Safe Holiday Travel

Going on camping trips is fun and taking Companions such as your faithful 4 legged friend can add to the fun and adventure. Below are some tips to consider

Make Sure that Your Dog Can’t Get Lost
It is essential when you are in a strange area that your dog has good recall and are only let of the lead in safe secure places. After all if your dog goes a stray 400 miles from home it is a terrifying and worrying experience for both you and your dog. It may also be an idea to add any local contacts to your dog tag for the trip

Get All of their Vaccinations Up to Date
If your dog gets into an altercation with another animal (or a person), the central issue will become their rabies shots. If you stay at a campground that has a demanding pet policy, you’ll need to verify your dog’s vaccination records. If you cross into Canada, you’ll have to confirm that your dogs have had their shots. You get the idea.

Make Your Dogs Easy to Identify
If your dog does get lost (unfortunately, it happens all the time), the ability to easily identify them will become critical. For permanent identification purposes, consider tattoos or microchips. At a minimum, make sure they wear tags that show their name, your current phone number, and the date of their last rabies vaccination.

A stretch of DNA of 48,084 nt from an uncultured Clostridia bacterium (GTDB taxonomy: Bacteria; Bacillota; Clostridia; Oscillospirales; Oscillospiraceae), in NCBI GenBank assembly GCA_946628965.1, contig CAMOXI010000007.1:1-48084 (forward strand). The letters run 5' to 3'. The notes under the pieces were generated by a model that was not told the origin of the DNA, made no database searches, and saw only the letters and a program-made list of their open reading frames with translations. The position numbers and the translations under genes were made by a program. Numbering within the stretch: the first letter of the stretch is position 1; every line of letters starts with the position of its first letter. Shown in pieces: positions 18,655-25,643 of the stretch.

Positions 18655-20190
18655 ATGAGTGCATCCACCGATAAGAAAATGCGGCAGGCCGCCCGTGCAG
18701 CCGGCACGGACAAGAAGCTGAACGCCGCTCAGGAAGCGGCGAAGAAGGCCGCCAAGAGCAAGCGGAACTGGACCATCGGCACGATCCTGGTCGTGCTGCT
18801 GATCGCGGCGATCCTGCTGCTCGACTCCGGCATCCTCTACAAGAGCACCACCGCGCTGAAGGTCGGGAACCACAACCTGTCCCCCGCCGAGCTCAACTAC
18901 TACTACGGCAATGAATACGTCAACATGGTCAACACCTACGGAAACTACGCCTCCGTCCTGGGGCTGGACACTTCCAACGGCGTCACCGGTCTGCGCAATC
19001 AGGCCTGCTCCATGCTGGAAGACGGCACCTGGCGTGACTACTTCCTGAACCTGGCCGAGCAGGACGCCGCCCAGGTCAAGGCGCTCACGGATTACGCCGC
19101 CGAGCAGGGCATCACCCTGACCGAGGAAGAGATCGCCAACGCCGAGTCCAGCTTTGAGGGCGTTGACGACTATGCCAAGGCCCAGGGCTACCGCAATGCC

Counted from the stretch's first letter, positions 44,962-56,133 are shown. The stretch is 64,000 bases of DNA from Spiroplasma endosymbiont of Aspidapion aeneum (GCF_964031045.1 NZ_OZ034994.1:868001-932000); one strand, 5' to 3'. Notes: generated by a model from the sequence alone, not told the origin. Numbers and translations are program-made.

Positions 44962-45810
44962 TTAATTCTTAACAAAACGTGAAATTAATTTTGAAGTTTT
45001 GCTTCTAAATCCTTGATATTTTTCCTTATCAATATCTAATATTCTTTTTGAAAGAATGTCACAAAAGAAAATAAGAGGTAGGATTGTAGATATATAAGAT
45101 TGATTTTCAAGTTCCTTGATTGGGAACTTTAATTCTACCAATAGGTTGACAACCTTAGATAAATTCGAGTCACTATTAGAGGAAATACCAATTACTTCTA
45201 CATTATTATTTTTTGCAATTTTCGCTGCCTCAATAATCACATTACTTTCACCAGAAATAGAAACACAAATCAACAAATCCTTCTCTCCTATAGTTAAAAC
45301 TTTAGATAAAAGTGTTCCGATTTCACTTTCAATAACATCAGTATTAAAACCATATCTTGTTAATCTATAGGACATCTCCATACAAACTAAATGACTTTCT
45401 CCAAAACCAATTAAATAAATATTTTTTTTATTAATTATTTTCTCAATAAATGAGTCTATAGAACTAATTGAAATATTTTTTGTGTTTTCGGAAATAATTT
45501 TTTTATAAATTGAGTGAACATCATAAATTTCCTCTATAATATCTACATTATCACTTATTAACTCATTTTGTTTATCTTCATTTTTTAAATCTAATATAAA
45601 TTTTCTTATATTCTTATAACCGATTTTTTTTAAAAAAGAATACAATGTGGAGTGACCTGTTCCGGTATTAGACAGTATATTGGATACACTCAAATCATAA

Clean Up After Your Dog
The biggest complaint about dogs has nothing to do with their bark, their bite, or their behavior. If you pick up after your dog, you’ll be helping dog owners everywhere.

 Learn How to Provide First Aid to Your Dog
If a medical crisis occurs while at home, you drive to your local veterinarian. But if you’re heading down a dark highway in a strange town, it will seem like a bad dream. Although there are ways to get help while on the road, it always takes more time. In the meantime, your ability to provide competent first aid could save your dog’s life.

Involve Your Dog in Everything You Do
If you really want your dogs to have a good time, include them in your activities. Take them with you on long walks. Buy a cheap plastic wading pool and let them play in the water. Throw a ball. Cook them up a hamburger. If you do stuff like that, they’ll do cartwheels the next time you decide to take them camping.